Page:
Detection of EGFR Mutations in Circulating Tumor DNA (ctDNA) Retrieved from Plasma – Interlaboratory Quality Assessment in the Czech Republic


Authors: Čapková Linda 1;  Kalinová Markéta 1;  Tichá Ivana 2;  Parobková Eva 3;  Matějčková Milada 3;  Vošmiková Hana 4;  Horký Ondřej 5;  Bartáková Karolína 5;  Drábek Jiří 6;  Bajerová Monika 7;  Dundr Pavel 2
Authors‘ workplace: Ústav patologie a molekulární medicíny, 2. LF UK a FN Motol, Praha 1;  Ústav patologie, 1. LF UK a VFN v Praze 2;  Oddělení patologie a molekulární medicíny, Thomayerova nemocnice, Praha 3;  Fingerlandův ústav patologie, LF UK a FN Hradec Králové 4;  Oddělení onkologické patologie, Masarykův onkologický ústav, Brno 5;  Ústav molekulární a translační medicíny, LF UP v Olomouci 6;  Centrum molekulární biologie a genové terapie, Interní hematologická a onkologická klinika LF MU a FN Brno 7
Published in: Klin Onkol 2018; 31(5): 353-360
Category: Original Articles
doi: 10.14735/amko2018353

Overview

Background:

Detection of EGFR mutations in tumor tissue represents a standard testing procedure in patients with non-small cell lung cancer. Molecular testing of circulating tumor DNA (ctDNA) in plasma enables detection of mutations in cases where tumor specimens are unavailable or when monitoring of therapeutic responses is necessary. In addition, according to the recent literature, ctDNA better reflects the heterogeneity of the neoplastic cell population than isolated tumor lesion or metastasis. We report a national interlaboratory evaluation aimed at assessing the analytical quality of ctDNA EGFR testing in plasma across seven reference laboratories in the Czech Republic.

Material and methods:

Aliquots of 13 plasma samples were sent to 7 laboratories and consisted of commercially available 2 ml plasma specimens of genomic DNA with mutant allelic frequencies of 5, 0.5, 0.05, and 0% of the most common sensitizing mutations (deletion in exon 19, L858R) and the resistance mutation T790M. DNA extraction and EGFR testing were performed according to standard procedures. In 6/7 laboratories the cobas® EGFR Mutation Test v2 was used. One laboratory employed the Super-ARMS® EGFR Mutation Detection Kit.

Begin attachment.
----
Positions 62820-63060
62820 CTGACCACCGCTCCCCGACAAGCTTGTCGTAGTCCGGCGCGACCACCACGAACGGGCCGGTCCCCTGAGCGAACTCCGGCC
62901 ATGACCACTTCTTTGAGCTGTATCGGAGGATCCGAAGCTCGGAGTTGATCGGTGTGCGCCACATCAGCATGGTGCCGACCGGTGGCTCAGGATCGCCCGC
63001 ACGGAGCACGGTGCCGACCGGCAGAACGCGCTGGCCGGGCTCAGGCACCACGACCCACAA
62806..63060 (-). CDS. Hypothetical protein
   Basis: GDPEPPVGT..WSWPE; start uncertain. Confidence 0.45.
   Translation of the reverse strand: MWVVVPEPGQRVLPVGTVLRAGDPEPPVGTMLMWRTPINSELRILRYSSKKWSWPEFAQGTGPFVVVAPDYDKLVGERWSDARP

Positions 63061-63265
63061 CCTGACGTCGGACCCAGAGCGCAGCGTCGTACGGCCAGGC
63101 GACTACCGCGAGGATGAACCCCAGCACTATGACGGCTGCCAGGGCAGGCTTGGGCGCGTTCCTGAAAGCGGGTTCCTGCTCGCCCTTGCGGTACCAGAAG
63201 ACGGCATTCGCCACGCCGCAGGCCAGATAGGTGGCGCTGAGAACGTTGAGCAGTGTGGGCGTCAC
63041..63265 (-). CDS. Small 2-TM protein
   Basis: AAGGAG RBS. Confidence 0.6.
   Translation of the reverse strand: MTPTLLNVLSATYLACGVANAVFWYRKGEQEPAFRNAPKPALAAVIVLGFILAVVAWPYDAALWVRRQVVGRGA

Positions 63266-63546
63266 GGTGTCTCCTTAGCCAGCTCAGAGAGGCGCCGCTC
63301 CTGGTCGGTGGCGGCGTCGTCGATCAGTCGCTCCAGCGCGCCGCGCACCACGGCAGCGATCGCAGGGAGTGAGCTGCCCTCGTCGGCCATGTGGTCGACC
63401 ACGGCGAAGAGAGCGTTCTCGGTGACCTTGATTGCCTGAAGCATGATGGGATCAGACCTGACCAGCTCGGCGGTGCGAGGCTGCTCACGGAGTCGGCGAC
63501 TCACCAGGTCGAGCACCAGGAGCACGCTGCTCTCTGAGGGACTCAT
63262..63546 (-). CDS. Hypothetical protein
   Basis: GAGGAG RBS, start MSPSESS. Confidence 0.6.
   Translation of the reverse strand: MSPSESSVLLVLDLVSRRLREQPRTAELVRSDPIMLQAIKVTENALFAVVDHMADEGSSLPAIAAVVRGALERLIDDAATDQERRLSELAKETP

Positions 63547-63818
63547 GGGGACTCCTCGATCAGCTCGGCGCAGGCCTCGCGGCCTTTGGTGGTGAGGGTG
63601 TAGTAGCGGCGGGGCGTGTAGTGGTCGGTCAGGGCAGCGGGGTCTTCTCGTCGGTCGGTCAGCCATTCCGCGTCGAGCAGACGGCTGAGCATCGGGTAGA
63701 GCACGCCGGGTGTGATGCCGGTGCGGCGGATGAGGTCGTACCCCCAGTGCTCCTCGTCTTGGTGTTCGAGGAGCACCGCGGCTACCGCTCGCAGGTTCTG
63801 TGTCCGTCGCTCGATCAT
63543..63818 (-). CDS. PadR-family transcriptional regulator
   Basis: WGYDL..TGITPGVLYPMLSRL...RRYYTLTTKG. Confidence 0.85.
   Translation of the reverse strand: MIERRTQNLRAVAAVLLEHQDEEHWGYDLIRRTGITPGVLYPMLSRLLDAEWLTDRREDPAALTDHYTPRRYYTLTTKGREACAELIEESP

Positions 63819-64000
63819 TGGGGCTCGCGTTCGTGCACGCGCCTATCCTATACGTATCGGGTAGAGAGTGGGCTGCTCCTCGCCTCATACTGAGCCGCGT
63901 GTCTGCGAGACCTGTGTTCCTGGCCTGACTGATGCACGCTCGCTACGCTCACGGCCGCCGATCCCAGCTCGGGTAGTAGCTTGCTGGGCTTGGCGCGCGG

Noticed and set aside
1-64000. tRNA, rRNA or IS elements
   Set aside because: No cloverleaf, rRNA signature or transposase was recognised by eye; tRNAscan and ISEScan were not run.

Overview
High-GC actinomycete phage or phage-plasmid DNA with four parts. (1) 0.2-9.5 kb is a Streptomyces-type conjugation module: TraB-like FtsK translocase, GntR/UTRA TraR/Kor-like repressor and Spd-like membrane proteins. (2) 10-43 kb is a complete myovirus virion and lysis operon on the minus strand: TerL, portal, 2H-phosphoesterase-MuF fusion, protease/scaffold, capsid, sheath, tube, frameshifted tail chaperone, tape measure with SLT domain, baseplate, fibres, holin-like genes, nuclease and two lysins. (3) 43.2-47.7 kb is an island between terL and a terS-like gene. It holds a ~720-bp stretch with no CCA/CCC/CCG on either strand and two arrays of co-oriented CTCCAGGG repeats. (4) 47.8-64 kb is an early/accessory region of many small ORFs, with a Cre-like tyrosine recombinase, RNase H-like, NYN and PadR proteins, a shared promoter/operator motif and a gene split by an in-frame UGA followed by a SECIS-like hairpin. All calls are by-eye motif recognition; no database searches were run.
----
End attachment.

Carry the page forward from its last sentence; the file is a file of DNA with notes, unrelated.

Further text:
Results:

In total, 91 genotypes were determined with an overall error rate of 24.2% (22/91). The overall error rates were 3.2% (2/63) for the 0.5% mutation frequency and 0% for the 5% mutation frequency (0/35), respectively. No false positive results were reported. The cobas® method achieved consistent results with the 0.05% mutation frequency for the exon 19 deletion. For L858R and T790M mutations, the threshold was above the 0.5% frequency.

Conclusions:

The results show that EGFR testing for ctDNA in plasma has limited sensitivity, especially for detection of the T790M mutation. Particularly, in ctDNA testing of very low mutated DNA plasma fractions (below 0.01%), emphasis should be placed on the use of highly sensitive molecular methods. The outcomes of this quality assessment confirm the need for rebiopsy in patients with negative plasma results because of a higher false negative rate in comparison to tissue testing.

Key words:

circulating DNA – liquid biopsy – epidermal growth factor receptor – non-small cell lung cancer – quality control

This work was supported by grants of AstraZeneca and the project of the Ministry of Health number 00064203 (Motol University Hospital).

The authors declare they have no potential confl icts of interest concerning drugs, products, or services used in the study.

The Editorial Board declares that the manuscript met the ICMJE recommendation for biomedical papers.

Submitted: 4. 6. 2018

Accepted: 1. 8. 2018


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